Tuesday, May 29, 2007

A Few Thoughts on the Private Equity Phenomenon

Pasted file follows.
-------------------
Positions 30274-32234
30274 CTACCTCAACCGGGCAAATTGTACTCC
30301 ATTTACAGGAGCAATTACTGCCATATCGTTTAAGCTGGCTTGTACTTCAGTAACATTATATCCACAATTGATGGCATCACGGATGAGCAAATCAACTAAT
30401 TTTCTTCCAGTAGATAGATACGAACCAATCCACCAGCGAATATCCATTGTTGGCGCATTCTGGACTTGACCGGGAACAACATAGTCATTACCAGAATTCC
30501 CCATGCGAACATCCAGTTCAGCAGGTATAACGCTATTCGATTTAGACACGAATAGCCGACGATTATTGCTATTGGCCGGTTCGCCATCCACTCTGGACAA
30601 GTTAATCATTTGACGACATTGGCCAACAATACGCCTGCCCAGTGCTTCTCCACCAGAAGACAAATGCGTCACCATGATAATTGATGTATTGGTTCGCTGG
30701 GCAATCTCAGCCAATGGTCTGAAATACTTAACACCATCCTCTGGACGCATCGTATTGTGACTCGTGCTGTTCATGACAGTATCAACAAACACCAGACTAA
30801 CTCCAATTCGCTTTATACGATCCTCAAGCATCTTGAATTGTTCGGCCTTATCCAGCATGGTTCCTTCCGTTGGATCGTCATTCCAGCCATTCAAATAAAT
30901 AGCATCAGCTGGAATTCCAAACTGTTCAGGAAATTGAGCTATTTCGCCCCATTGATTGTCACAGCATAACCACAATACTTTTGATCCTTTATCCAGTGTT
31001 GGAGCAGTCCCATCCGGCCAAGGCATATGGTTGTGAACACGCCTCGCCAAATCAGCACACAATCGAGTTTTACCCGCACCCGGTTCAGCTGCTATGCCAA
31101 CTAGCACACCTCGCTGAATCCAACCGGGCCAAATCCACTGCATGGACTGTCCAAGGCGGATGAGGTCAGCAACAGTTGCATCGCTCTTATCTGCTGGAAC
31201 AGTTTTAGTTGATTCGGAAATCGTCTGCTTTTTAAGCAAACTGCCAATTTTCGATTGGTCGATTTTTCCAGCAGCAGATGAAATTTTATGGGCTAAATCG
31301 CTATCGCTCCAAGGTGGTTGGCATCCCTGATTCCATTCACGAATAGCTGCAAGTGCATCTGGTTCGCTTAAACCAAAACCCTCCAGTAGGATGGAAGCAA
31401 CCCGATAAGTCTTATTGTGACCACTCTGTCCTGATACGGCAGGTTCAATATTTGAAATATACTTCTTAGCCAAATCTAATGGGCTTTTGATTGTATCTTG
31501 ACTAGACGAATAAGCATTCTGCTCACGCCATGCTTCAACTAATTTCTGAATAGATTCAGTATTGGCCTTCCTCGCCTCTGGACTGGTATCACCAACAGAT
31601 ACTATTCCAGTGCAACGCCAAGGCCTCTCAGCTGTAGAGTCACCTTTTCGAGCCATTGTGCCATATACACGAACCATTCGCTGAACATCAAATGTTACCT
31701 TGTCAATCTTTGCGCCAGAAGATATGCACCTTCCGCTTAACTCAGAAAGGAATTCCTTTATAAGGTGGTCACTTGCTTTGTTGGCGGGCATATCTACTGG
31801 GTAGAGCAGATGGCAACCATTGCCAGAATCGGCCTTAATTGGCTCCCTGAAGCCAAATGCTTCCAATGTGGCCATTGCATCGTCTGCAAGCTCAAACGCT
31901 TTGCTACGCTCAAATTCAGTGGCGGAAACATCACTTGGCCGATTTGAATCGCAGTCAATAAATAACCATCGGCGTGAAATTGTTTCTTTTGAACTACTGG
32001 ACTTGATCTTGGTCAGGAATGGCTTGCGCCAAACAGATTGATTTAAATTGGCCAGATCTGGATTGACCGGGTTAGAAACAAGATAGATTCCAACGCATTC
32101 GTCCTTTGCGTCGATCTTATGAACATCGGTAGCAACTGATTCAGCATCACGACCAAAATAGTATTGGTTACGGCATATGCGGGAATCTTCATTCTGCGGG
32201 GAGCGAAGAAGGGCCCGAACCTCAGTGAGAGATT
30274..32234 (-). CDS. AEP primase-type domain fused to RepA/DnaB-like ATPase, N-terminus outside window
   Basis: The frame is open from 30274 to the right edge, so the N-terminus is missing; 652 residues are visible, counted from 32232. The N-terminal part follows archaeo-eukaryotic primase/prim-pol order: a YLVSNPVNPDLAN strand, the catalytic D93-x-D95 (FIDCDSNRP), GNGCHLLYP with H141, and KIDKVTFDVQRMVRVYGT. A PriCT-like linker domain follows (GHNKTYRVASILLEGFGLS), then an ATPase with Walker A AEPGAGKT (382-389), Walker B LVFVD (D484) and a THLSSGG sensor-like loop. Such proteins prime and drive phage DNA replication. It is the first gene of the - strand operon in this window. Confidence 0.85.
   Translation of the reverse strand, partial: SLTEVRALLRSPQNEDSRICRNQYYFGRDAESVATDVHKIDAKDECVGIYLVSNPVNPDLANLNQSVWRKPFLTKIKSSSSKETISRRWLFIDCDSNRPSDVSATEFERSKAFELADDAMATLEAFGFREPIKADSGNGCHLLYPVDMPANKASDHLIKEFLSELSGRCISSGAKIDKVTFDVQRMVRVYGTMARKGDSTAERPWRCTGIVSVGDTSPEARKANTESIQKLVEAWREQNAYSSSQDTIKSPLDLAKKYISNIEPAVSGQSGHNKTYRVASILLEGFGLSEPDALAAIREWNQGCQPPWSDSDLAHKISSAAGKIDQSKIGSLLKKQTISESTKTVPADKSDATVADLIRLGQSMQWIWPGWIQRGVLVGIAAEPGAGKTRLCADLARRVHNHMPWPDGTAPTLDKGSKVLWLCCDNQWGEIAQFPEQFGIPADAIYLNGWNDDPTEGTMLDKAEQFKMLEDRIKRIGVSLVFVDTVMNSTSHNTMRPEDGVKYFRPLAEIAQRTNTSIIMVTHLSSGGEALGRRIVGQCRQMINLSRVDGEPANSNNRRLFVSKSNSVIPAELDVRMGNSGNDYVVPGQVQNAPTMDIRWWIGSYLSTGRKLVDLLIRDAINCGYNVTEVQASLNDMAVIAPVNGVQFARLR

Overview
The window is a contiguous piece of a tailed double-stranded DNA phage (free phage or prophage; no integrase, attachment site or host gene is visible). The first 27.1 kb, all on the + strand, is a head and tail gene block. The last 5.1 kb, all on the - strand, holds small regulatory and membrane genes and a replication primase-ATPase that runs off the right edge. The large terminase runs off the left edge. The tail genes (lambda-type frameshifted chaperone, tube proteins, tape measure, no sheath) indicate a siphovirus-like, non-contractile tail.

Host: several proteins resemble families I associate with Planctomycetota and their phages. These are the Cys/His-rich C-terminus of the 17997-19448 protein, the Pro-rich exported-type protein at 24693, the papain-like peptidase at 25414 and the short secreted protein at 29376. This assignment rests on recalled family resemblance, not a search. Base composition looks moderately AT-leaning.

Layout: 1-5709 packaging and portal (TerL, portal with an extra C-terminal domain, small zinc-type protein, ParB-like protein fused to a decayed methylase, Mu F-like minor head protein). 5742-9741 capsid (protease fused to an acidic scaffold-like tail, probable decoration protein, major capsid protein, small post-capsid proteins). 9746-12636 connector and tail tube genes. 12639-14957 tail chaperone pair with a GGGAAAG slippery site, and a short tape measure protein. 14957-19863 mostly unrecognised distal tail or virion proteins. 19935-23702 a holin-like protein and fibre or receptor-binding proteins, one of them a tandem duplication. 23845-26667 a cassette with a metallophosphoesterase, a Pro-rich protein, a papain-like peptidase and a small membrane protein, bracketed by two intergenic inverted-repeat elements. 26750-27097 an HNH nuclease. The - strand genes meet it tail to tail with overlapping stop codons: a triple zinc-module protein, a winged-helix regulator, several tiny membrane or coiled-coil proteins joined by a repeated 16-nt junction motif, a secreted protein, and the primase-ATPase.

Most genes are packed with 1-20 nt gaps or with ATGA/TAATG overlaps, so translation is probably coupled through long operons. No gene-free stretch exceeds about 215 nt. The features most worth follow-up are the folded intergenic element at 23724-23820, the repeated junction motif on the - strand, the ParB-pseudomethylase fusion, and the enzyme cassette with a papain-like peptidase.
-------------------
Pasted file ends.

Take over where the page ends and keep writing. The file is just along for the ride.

Private Equity is not going away. It will continue to grow and 10 years from now, we will think of it as just being another money management vehicle along side mutual funds, exchange traded funds, managed accounts, etc. Whereas mutual funds began as a way for small investors to improve diversification and have access to professional money managers, private equity funds are a means for institutions and the very wealthy to have access to more of a "hands on" business arrangement with corporate America. It is just another means of owning equity. As I have mentioned previously here, there is a growing feeling that a kind of imperial attitude has sprung up in corporate America. Corporate chieftains have figured out that they answer to everyone, while at the same time, answering to no one, and little by little they have begun to take advantage of their positions in ways that are increasingly unacceptable to many investors. I could not have imagined that this sort of imperial attitude would have become apparent so soon after the Enron fiasco, but $100 million dollar retirement packages for CEOs have become a way of life, with no end is in sight. I have always said that big money thinks and acts differently -- that's how they become "big money." I have a friend who is in this category. When he owns a stock, he will own several million dollars worth. He genuinely thinks that the CEO and the board of directors work for him ( he usually owns more stock than any of them), and if they act in ways that do not suit him, he does not cut bait and try another stock, he will pay the CEO a visit. He does not rant or rave, he just advises the person that he is unhappy, and he expects things to change. He usually has a list of things he does not believe are being handled well, as well as a list of costs that he believes are out of line. He asks for explanations, and if the answers are either not forthcoming or are evasive, he advises the CEO that he will attempt to change the make up of the board. I used to cringe every time he started off on one of his campaigns, but I have come to see things more his way. There are too many boards of directors who are not looking out for the good of the shareholders they are supposed to represent. They are only riding the gravy train just like everybody else. There are too many boards of directors who are not properly supervising their firms' strategies or top managements. They are just honored to be one of the "good old boys or girls" on an important board. My friend says says you can throw a dart at the Wall Street Journal and the odds are whatever company you hit can be run much more efficiently and much more profitably for shareholders if the company were being run by managers who ran the enterprise for the "owners." If my friend is right, and I believe he is, the private equity folks have enough companies to "clean up" to last a lifetime. The mutual fund industry is primarily engaged in the business of investing in stocks. The private equity industry is primarily engaged in investing in companies. There is an absolute world of difference between the two. Too many investors believe that the private equity crowd is bad for the markets and, like the leveraged buyout crowd, are destined to dry up and blow away. They are just as wrong in that assumption as they are in believing that the majority of boards of directors in this country are primarily serving the interests of their shareholders. There are private equity deals being announced every day. There is a simple meaning for their actions: US stocks are cheap, too cheap. With low interest rates and cash flows in good shape, if you throw a dart at the Wall Street Journal, you are likely going to hit a company that can not only be run more efficiently with a "owner" driven CEO, it can be bought with its own net worth. Private equity is just another way to own companies. My guess is that it is in its infancy and that is good news for the stock markets here and around the world. The surest evidence that this is true is that the government is moving to regulate it and tax it. I'm not going to tell you what my friend has to say about the government and taxes.